Friday, September 9, 2011

Recovery Heart Rate Explained

Your heart rate should begin "recovering" immediately after you stop running. A heart rate that is slow to recover within the first minute (and subsequent minutes) after running is a strong predictor of overall mortality!

  • 1 Minute: If your heart rate has not dropped by more than 12 bpm one minute after you stop running, this may indicate an increased risk of heart attack. But while your heart rate one minute after exercise is the most important measurement, later measurements are significant as well, because how quickly your heart rate returns to its resting heart rate is an indication of your fitness.

  • 3 Minutes: Your physical condition is improving when your heart rate three minutes after you stop exercising is closer to your resting heart rate than the 1 minute interval.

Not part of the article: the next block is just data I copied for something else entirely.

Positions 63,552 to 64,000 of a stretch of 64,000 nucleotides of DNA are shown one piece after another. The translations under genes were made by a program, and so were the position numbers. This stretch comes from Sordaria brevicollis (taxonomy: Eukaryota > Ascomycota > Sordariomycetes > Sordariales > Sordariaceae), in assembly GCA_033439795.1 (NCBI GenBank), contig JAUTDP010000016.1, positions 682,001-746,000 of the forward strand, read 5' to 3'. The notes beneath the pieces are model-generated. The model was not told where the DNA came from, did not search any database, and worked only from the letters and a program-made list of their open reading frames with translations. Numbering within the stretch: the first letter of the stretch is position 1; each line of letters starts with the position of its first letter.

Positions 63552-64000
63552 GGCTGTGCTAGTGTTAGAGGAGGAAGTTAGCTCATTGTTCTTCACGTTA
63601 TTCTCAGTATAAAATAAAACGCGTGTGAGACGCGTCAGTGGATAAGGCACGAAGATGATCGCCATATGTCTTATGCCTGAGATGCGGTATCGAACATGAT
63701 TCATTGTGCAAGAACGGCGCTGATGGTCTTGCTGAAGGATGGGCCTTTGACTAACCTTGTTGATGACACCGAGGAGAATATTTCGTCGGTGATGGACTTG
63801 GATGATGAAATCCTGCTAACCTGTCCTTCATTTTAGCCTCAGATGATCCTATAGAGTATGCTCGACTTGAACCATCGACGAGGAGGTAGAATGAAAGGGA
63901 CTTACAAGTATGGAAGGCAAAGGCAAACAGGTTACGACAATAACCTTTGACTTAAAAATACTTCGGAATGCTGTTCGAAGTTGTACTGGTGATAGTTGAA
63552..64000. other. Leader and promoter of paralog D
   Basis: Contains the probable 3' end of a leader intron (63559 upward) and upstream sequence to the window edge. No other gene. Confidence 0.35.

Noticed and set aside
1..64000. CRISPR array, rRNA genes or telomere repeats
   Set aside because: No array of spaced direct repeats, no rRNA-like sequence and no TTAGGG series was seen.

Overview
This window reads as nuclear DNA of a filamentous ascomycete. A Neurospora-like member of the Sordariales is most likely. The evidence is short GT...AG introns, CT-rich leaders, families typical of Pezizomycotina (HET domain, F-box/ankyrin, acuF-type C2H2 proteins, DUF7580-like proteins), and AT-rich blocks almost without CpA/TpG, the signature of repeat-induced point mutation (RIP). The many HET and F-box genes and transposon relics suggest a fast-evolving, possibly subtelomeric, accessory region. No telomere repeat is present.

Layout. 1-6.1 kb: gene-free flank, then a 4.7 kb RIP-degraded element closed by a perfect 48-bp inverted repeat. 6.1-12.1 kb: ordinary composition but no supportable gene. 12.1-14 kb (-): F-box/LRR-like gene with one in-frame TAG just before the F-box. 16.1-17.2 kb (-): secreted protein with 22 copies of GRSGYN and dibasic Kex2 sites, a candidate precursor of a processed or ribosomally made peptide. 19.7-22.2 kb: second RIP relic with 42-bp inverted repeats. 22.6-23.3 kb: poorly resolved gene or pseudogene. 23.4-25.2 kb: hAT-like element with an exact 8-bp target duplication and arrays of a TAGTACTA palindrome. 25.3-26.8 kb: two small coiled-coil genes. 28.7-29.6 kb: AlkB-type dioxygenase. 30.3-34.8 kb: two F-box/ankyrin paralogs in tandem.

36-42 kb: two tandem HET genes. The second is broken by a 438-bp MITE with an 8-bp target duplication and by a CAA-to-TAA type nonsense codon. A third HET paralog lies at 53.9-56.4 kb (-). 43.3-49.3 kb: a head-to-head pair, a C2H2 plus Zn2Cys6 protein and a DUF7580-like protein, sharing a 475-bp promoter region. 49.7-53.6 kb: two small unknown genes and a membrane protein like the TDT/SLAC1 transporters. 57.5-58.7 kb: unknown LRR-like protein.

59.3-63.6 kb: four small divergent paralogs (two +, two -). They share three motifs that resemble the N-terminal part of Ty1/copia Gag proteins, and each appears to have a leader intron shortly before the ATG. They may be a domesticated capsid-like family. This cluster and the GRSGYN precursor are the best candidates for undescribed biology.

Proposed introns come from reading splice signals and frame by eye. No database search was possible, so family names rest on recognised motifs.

• 5 Minutes: If your heart rate is over 120 heartbeats per minute (under 50 years old) or above 100 heartbeats per minute (over 50 years old), your next exercise should be less intense.

  • 30 Minutes: Your heart rate should equal its resting rate 30 minutes after you're finished exercising.
Training programs often use recovery heart rate as a guide to note progress or to spot problems (e.g. overheating, dehydration, etc), regardless of the time exercising. The recovery process is fairly similar whether you are running for 10 minutes or 1 hour.

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